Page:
Articles from October 2012

New review: Medea, but not as Euripides knew it

Charlotte Rowland is impressed by strong performances in an interesting (if not entirely flawless) production of Medea Medea is a play that has long demanded feminist analysis. Written by Euripides,...

Megan Stodel // 31 October 2012

Categories: Blog

Medea, but not as Euripides knew it

Charlotte Rowland finds that Rachael Stirling's powerful performance in this new version of Medea leads her to forgive its other faults

Charlotte Rowland //

Categories: Reviews, Theatre

Abortion debate alert

I was pleased to see this recent piece from Mehdi Hasan talking about the ten things he had learned from trying to ‘debate’ abortion on Twitter. I also don’t think...

zohra // 30 October 2012

Categories: Blog

Asking for space for one’s trigger

Guest blogger Rebecca recounts an episode where she felt sensitive to her triggers. To what degree can we ask for space for our triggers?

Guest Blogger //

Categories: Blog

Song of the day: Kathleen Battle/various – Summertime

A guest Song of the day post from Marianna Karakoulaki who, in the light of negative attitudes towards feminism, has found an inspiring message in 'Summertime'. If you'd like to contribute a guest Song of the day piece, please contact Holly (holly DOT Combe AT thefword DOT org DOT UK).

Guest Blogger // 29 October 2012

Categories: Blog

Weekly round-up and open thread, 29 October 2012

Here's this week's open thread for discussion and our regular round-up of some of the articles and blogs we've noticed over the last week or so, but not had time to post about.

Helen G //

Categories: Blog

New Feature: Do women dream of electric sheep? Delia Derbyshire and the women of the BBC Radiophonic Workshop

Delia Derbyshire has enjoyed a resurgence of recognition in the past decade and has taken her well-deserved place as one of the founders of modern electronic music. But she was...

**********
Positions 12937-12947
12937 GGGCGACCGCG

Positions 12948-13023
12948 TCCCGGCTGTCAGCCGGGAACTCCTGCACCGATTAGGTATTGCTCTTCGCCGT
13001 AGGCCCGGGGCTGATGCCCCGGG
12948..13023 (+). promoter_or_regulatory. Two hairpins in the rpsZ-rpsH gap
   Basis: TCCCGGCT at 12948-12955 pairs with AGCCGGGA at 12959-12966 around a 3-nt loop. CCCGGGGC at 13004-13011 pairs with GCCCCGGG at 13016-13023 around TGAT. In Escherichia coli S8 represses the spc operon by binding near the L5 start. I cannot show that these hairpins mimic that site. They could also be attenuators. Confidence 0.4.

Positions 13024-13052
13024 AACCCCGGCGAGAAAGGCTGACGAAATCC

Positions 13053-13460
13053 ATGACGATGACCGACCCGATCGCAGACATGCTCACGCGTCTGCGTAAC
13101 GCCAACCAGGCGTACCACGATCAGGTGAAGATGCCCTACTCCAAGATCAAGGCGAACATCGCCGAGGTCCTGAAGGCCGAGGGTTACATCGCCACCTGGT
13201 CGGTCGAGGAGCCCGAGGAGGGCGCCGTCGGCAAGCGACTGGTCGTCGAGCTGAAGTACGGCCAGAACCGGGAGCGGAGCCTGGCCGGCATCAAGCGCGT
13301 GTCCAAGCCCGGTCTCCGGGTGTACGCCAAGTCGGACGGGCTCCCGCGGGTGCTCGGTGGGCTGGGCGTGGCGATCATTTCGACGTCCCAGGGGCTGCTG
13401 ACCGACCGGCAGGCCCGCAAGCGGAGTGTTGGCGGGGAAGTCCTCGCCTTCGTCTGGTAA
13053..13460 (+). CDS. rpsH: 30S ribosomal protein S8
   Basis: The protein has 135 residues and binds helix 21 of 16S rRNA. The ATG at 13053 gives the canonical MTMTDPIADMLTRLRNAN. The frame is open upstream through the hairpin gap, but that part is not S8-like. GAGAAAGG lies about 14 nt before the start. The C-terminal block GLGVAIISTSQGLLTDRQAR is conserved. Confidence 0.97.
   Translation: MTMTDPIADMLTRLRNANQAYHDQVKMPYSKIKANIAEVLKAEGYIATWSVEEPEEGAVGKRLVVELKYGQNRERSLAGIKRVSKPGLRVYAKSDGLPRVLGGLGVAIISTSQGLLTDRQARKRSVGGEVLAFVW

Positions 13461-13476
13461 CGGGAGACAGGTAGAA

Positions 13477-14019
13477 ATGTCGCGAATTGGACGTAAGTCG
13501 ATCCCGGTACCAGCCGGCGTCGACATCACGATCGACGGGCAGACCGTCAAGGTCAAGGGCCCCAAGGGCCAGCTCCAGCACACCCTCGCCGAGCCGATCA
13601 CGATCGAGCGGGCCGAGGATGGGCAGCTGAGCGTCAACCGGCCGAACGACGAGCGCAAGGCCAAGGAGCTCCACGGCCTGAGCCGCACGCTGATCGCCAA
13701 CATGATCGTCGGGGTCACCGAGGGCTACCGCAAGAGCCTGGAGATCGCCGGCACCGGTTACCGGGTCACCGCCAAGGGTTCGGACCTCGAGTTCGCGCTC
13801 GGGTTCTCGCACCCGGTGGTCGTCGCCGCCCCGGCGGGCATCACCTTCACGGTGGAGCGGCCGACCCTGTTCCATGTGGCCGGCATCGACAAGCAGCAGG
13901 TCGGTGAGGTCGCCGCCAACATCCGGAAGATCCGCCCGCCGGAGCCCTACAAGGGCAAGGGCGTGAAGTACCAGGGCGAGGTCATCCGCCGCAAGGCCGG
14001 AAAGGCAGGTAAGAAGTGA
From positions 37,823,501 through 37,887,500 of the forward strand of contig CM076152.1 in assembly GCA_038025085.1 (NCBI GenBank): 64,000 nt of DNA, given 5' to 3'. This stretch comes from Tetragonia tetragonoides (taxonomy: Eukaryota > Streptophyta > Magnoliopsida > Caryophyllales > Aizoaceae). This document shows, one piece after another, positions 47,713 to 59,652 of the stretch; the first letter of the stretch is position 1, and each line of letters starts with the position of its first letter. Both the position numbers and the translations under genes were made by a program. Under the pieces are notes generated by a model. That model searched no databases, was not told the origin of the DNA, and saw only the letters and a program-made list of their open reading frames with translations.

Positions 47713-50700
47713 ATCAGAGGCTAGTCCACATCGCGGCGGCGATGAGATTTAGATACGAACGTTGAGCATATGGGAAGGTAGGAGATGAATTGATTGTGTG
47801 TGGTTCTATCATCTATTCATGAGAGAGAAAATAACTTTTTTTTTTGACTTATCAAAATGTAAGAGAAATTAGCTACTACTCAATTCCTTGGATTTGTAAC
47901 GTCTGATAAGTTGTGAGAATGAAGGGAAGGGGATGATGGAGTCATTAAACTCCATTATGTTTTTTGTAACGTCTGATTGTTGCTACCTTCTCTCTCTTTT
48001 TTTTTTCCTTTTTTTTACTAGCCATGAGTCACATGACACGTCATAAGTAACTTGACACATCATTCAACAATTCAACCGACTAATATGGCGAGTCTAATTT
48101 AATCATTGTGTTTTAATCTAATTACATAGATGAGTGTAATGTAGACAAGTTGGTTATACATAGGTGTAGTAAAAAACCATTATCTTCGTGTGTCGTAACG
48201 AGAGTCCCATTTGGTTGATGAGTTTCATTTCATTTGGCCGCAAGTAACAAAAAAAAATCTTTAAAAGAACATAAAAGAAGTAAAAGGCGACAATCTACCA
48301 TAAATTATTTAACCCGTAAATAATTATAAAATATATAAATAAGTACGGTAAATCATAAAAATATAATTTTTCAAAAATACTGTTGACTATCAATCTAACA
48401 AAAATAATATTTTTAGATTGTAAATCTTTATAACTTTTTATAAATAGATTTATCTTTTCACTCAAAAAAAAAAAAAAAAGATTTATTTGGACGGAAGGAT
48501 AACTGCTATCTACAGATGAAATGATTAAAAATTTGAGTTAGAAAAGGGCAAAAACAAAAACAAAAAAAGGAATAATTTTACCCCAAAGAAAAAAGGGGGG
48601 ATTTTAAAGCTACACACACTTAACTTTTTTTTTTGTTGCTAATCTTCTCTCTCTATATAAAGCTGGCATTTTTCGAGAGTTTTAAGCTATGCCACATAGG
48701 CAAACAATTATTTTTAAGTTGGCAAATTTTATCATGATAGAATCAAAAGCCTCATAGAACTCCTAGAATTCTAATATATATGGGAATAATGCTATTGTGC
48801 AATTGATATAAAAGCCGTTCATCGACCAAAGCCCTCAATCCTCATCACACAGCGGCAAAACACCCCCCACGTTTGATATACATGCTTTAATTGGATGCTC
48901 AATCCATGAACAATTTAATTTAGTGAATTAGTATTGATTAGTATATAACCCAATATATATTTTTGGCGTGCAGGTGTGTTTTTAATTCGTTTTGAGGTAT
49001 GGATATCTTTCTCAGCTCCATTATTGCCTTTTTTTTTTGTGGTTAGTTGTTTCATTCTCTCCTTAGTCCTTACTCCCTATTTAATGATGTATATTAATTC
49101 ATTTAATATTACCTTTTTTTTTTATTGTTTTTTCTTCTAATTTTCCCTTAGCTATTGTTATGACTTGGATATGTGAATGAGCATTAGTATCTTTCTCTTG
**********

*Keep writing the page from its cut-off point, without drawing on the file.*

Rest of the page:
Cazz Blase // 28 October 2012

Categories: Blog

Do women dream of electric sheep? Delia Derbyshire and the women of the BBC Radiophonic Workshop

Delia Derbyshire has enjoyed a resurgence of recognition in the past decade and has taken her well-deserved place as one of the founders of modern electronic music. But she was hardly the only woman to work at the BBC's Radiophonic Workshop. Michelle Drury takes us on a journey through the history of the Workshop and pays tribute to the women who passed through the Maida Vale studios

Michelle Drury //

Categories: Culture and Media, Features, Herstory, Music, Radio, Stereotypes, Work and Play

All change

It is all change at the moment on The F-Word’s volunteer staff. I’m really sad to say goodbye to both Iman Qureshi, who is stepping down as fiction editor, and...

Jess McCabe // 27 October 2012

Categories: Blog

“The only way to get attention”? FEMEN discussion at The Stream

Chrissy D revisits the politics of FEMEN after a discussion on Al Jazeera's social media community TV show

Guest Blogger // 26 October 2012

Categories: Blog

Women can’t win: Mental health in crisis

Philippa talks about the appalling state of mental health provision for women in crisis, after reading a psychiatrist's recommendation that women of childbearing age go untreated.

Philippa Willitts // 25 October 2012

Categories: Blog